The speaker asserts to the young man that if his sonnetry is thought nothing but a bunch of lies, then the young man’s true attributes will be thought of as nothing more than the boasting of an old man, who was putting out only hot air without any truth. The young man’s qualities will come to nothing but the rantings of crazed poet who stretched the truth to fill is poems with lie after lie about the young man's beauty.

The speaker is banking on the young lad’s vain nature in following the speaker's argument and that the lad will feel compelled to do anything the speaker suggests to avoid having his pleasing qualities assigned to the dustbin of history as the imagination of a mad sonneteer.

The Couplet: So His Sonnets Will Ring True

But were some child of yours alive that time,
You should live twice,—in it and in my rime.

Finally, the couplet squarely addresses the same issue: that the young man should marry and produce children so the lad will by doubly rendered immortal, both through his children and through the speaker's verse. If the young lad will only do his duty, follow the speaker's advice and marry and produce children, the problem will never perplex them.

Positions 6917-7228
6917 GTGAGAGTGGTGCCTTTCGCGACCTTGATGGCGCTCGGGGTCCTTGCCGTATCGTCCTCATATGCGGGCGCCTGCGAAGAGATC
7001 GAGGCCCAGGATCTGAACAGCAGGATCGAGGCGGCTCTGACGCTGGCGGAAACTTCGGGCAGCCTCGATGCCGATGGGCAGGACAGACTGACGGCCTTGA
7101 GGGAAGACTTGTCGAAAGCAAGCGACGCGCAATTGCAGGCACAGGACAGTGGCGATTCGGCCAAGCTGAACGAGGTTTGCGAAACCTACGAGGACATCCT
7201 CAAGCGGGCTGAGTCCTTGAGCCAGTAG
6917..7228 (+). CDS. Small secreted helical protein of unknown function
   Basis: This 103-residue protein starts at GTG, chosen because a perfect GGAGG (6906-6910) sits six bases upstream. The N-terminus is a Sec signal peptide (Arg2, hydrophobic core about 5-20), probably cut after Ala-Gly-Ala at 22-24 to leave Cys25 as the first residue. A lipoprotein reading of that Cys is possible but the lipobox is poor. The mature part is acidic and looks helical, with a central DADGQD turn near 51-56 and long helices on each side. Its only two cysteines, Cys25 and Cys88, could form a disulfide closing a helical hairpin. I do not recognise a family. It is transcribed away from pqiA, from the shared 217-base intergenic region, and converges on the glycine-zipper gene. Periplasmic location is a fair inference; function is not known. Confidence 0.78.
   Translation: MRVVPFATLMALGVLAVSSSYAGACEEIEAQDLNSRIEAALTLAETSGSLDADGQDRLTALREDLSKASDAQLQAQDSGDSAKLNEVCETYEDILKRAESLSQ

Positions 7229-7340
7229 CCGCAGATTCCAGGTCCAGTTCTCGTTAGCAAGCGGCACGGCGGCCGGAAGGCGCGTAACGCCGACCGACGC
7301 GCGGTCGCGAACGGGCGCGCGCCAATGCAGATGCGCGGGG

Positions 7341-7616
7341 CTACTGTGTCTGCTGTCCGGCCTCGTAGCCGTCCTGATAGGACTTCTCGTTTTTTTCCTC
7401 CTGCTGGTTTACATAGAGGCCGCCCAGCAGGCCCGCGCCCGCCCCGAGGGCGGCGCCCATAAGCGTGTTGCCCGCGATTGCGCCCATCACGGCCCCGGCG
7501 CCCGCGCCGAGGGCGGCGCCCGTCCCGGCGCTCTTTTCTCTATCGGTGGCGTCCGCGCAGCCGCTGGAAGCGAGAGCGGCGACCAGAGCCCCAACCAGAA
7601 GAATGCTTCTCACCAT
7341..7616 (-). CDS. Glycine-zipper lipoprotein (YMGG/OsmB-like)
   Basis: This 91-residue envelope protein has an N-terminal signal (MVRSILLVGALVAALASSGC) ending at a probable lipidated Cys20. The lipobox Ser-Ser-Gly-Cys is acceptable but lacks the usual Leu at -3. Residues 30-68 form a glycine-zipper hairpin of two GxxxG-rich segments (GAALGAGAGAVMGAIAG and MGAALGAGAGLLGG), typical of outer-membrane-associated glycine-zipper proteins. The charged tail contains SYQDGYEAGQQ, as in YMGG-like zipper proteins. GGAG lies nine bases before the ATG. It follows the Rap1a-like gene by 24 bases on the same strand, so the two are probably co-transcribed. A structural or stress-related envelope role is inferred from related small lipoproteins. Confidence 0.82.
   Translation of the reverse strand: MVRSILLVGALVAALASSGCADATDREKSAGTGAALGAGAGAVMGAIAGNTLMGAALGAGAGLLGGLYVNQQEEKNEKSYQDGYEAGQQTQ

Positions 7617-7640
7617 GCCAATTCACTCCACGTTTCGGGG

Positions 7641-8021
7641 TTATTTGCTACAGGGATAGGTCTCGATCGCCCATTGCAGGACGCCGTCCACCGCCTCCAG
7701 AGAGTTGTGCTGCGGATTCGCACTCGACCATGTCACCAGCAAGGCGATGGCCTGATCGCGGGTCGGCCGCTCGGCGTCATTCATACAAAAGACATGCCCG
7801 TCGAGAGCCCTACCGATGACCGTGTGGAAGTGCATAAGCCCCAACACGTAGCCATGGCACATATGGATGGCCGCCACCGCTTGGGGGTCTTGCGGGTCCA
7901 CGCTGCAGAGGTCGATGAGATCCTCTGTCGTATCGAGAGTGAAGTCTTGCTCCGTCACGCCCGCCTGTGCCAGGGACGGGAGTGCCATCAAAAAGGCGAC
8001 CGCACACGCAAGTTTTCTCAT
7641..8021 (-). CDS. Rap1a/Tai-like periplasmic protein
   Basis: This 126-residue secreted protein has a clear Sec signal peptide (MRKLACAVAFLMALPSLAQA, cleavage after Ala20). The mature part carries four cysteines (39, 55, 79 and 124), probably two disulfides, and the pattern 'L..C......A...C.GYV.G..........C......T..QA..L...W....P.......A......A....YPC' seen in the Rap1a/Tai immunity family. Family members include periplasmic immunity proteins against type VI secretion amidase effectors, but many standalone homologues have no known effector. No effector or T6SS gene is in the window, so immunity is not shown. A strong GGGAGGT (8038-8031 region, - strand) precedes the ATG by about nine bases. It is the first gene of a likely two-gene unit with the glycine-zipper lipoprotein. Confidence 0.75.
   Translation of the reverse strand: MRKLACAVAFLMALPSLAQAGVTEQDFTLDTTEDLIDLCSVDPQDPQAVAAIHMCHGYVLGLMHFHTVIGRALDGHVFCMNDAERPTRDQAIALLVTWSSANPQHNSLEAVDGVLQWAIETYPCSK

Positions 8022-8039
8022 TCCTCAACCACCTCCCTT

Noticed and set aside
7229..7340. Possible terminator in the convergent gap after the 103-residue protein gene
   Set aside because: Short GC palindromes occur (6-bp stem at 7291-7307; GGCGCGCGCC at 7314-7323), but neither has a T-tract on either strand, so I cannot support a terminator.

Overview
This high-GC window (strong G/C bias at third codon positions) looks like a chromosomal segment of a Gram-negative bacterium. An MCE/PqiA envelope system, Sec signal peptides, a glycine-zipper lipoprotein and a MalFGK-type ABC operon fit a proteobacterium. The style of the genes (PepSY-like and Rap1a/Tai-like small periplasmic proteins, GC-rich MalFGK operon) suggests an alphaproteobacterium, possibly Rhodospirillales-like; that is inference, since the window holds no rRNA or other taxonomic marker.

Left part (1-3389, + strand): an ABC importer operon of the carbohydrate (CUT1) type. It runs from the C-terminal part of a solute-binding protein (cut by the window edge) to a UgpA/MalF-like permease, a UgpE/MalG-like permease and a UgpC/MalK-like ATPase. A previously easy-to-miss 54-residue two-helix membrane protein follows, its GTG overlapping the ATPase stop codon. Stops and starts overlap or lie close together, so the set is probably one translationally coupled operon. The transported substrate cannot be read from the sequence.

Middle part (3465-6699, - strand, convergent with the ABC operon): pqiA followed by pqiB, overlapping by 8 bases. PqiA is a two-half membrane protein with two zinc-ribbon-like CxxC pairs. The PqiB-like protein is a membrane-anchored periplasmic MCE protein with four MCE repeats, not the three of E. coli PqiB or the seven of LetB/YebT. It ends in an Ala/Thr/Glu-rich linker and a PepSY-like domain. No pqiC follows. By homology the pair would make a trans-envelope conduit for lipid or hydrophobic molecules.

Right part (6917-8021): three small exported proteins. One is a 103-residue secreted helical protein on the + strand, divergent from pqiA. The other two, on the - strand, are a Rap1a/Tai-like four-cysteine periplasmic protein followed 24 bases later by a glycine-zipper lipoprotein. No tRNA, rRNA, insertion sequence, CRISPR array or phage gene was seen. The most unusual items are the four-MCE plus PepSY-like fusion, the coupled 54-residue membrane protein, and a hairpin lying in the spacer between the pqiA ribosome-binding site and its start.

Future generations will appreciate the fact that the young lad was a pleasing, handsome man, and the speaker’s sonnet will contain the ring of truth that the speaker believes they possess.

A Brief Overview: The 154-Sonnet Sequence

Scholars and critics of Elizabethan literature have determined that the sequence of 154 Shakespeare sonnets may be classified into three thematic categories: (1) Marriage Sonnets 1-17; (2) Muse Sonnets 18-126, traditionally identified as the "Fair Youth"; and (3) Dark Lady Sonnets 127-154.

Marriage Sonnets 1-17

The speaker in the Shakespeare “Marriage Sonnets” pursues a single goal: to persuade a young man to marry and produce beautiful offspring. It is likely that the young man is Henry Wriothesley, the third earl of Southampton, who is being urged to marry Elizabeth de Vere, the oldest daughter of Edward de Vere, 17th Earl of Oxford.

Many scholars and critics now argue persuasively that Edward de Vere is the writer of the works attributed to the nom de plume, "William Shakespeare." For example, Walt Whitman, one of America's greatest poets has opined: